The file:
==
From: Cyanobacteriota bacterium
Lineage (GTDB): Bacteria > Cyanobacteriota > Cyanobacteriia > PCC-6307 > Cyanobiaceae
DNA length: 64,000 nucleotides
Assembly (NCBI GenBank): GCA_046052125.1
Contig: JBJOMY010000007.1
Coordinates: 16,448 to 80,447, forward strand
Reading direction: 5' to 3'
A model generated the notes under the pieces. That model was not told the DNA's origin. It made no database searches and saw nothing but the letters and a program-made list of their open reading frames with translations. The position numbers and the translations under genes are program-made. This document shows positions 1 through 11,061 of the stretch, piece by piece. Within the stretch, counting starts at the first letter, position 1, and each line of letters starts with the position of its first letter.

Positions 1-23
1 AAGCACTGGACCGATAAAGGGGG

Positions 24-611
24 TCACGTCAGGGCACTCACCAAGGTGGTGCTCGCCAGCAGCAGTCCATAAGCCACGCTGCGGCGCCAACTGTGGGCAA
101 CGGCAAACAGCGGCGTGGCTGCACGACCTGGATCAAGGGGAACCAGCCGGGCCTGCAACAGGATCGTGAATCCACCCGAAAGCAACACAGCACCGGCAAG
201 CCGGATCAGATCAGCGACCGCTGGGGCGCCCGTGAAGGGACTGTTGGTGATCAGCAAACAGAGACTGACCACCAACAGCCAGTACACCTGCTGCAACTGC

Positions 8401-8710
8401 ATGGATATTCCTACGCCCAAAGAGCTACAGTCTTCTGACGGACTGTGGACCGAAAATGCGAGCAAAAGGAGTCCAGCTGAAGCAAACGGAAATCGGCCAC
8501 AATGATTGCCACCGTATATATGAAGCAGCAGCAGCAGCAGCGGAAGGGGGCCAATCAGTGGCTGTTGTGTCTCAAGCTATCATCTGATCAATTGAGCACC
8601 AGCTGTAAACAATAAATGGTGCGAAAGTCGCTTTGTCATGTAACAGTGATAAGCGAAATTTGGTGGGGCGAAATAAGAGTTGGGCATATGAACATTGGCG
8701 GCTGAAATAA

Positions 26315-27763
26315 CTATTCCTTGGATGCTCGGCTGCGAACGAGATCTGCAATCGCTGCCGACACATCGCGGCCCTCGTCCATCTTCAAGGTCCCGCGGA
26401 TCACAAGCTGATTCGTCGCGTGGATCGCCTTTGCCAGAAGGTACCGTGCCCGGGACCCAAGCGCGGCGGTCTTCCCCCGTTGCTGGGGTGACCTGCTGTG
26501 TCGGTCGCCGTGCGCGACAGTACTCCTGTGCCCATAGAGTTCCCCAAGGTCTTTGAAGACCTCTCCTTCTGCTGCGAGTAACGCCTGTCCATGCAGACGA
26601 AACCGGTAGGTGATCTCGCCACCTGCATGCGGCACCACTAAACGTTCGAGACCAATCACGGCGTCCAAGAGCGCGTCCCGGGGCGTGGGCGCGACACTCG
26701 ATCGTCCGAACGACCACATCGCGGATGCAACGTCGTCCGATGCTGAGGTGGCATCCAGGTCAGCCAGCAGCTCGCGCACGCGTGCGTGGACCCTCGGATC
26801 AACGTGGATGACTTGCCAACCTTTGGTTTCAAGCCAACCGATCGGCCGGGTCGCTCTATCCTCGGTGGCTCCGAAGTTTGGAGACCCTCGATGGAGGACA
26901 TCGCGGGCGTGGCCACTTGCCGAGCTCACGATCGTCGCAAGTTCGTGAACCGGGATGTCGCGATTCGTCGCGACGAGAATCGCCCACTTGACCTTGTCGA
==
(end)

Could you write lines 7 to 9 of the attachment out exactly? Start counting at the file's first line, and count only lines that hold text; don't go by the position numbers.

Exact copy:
Reading direction: 5' to 3'
A model generated the notes under the pieces. That model was not told the DNA's origin. It made no database searches and saw nothing but the letters and a program-made list of their open reading frames with translations. The position numbers and the translations under genes are program-made. This document shows positions 1 through 11,061 of the stretch, piece by piece. Within the stretch, counting starts at the first letter, position 1, and each line of letters starts with the position of its first letter.

Positions 1-23